4 tournaments into its new pace-of-play initiative, the European Tour has made clear that strides will be made toward faster round times. Meanwhile, the PGA Tour will try to keep pace, right after the Masters.
Golf has entered the last-chance saloon on the thorny issue of slow play. If the professional tours don’t do something about the problem this year, then we’d might as well all give up and go fishing rather than watch the game we love die a slow and painful death.
The European Tour is setting the agenda among the professional ranks. The PGA Tour has to follow suit when it institutes a new pace-of-play policy in April, after the Masters. If both tours get tough, it will send a message to other professional tours and amateurs that golfers impersonating snails is just not acceptable.
The Euro Tour’s new pace-of-play policy came into effect during last month’s Abu Dhabi HSBC Championship. After four tournaments, the feedback suggests that the tour is taking things seriously this time around.
Elite players such as Bryson DeChambeau and Graeme McDowell were given slow-play warnings. DeChambeau, renowned for his ponderous pace, was hit with a bad time during the Omega Dubai Desert Classic. McDowell was collared in Saudi Arabia after doing a live on-course TV interview. Neither was penalized.
It pays not to get overexcited about the most recent development. Euro Tour CEO Keith Pelley promised to get tough on slow play four years ago. He also made the announcement in Abu Dhabi.
“Our aspirational goal is to cut 15 minutes off a round on a daily basis,” Pelley said. “We feel that is significant. It’s a positive first step. We will continue to work closely with our players, closely with the R&A in other ways of making our game quicker.”
That positive step was followed by two steps backwards. Jordan Spieth was given a slow-play warning in Abu Dhabi, but it didn’t take long for the Euro Tour to resume its glacial pace.
Matters reached a head last year when Edoardo Molinari had a very public head off. He tweeted a complaint about taking 5½ hours in the Trophee Massan II in Morocco. Molinari, the older brother of former British Open champion Francesco Molinari, went further when he publicly outed the usual suspects by posting a list of repeat offenders on his Twitter feed.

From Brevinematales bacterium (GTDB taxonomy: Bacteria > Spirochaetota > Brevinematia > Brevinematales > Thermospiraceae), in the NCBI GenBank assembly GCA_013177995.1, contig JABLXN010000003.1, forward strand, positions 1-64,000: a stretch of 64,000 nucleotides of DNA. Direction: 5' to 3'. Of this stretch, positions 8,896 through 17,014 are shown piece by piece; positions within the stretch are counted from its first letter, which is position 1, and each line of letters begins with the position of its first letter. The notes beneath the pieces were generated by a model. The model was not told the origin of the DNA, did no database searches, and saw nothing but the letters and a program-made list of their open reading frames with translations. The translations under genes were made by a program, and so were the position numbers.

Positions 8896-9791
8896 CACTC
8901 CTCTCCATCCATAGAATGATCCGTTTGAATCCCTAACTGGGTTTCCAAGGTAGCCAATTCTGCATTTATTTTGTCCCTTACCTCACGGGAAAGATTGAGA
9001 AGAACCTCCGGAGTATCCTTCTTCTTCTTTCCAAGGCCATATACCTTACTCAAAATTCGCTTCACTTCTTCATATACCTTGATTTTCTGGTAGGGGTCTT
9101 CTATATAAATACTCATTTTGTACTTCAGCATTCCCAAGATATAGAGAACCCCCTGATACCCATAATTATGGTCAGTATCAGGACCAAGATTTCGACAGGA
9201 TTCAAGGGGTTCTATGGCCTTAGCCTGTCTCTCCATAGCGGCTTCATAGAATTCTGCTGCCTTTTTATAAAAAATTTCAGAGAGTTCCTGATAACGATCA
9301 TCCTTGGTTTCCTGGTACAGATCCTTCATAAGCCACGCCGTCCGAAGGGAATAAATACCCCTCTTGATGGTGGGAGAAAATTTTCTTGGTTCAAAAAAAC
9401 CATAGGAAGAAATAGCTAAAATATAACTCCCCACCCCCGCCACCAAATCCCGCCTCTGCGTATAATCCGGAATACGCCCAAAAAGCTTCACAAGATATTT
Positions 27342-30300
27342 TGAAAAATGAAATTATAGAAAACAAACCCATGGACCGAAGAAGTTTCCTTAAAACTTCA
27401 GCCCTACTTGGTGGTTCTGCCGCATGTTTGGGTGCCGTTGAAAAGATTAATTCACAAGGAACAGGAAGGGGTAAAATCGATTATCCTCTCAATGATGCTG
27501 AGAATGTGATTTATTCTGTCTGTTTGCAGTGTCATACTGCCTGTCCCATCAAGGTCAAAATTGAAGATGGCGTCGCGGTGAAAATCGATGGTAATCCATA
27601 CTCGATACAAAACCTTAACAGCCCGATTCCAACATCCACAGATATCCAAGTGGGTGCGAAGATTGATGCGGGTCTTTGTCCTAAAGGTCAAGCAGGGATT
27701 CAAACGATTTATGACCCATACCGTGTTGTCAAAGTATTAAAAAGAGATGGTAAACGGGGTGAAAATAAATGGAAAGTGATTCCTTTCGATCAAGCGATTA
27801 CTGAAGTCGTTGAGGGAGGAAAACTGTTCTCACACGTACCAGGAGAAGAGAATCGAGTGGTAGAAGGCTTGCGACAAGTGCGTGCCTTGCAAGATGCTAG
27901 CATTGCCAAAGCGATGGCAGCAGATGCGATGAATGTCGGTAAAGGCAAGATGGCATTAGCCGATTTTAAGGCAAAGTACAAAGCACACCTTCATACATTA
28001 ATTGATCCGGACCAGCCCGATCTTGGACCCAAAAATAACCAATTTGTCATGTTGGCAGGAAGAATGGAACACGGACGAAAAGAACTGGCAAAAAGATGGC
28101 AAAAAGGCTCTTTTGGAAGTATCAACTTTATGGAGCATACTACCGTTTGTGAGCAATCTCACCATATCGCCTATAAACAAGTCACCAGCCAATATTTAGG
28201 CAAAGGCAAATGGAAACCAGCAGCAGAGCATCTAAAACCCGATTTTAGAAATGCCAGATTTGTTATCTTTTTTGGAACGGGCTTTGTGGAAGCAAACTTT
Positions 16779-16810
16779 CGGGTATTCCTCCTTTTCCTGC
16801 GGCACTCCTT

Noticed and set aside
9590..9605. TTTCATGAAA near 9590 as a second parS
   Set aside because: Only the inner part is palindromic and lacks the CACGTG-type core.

The 2019 season featured a plethora of other slow-play incidents that did the game no favors. Footage of DeChambeau taking more than two minutes on a 10-foot putt in the Northern Trust went viral. In the women’s Solheim Cup, four-ball rounds pushed the six-hour mark, yet no loss-of-hole penalties were assessed.
Thankfully, the Euro Tour ended the year by promising to tackle the issue head on.
Molinari was instrumental in pushing the Euro Tour’s new pace-of-play policy. He sits on the powerful 15-man tournament committee, as does Thomas Bjorn. In fact, Bjorn was once committee chairman and has been trying to affect tour policy for years.
The 2018 Ryder Cup captain has given the new policy the thumbs up, but he has concerns.
"I hope it doesn't go like it goes in other sports when you have rules changes and it seems like the first three or four weeks everybody is up for it, but then you kind of forget about it,” Bjorn said. "I hope it is pushed forward and we send a good signal to the world that we are taking this seriously, that we want to finish rounds on time."
Bjorn is fully justified in sounding warning signals, given how wrong the tour got it four years ago.
There are signs that the tour won’t back off this time. New committee chairman David Howell says the policy is working, according to his recent blog post on the European Tour website.
“The feedback I’ve had from players who have played with those players known to be on the slower side, shall we say, is that our new regulations seem to be working,” Howell wrote. “I’ve heard some glowing praise about the speed some players have played over the last few weeks. Everyone seems to be more aware now.
“A little kick up the backside for certain people is sometimes what is needed, and people are starting to realise they can play just as well if you play a little quicker and you play ready golf. Most of the guys seem prepared to do that and that’s the way it should be.
“I’m proud the European Tour has been leading away, but there is also closer collaboration now across all the Tours to ensure we all have similar regulations and hopefully that will lead to this narrative around slow play disappearing.”
Let’s hope he’s right. Too often, tournaments are ruined because slow play dominates the story.
Players impersonating statues nearly spoiled last year’s Solheim Cup on the LPGA. Thankfully, a thrilling final day featuring Suzann Pettersen’s winning putt in competitive golf ensured that slow play did not define the match.
Over to you, PGA Tour. Don’t let the game down.
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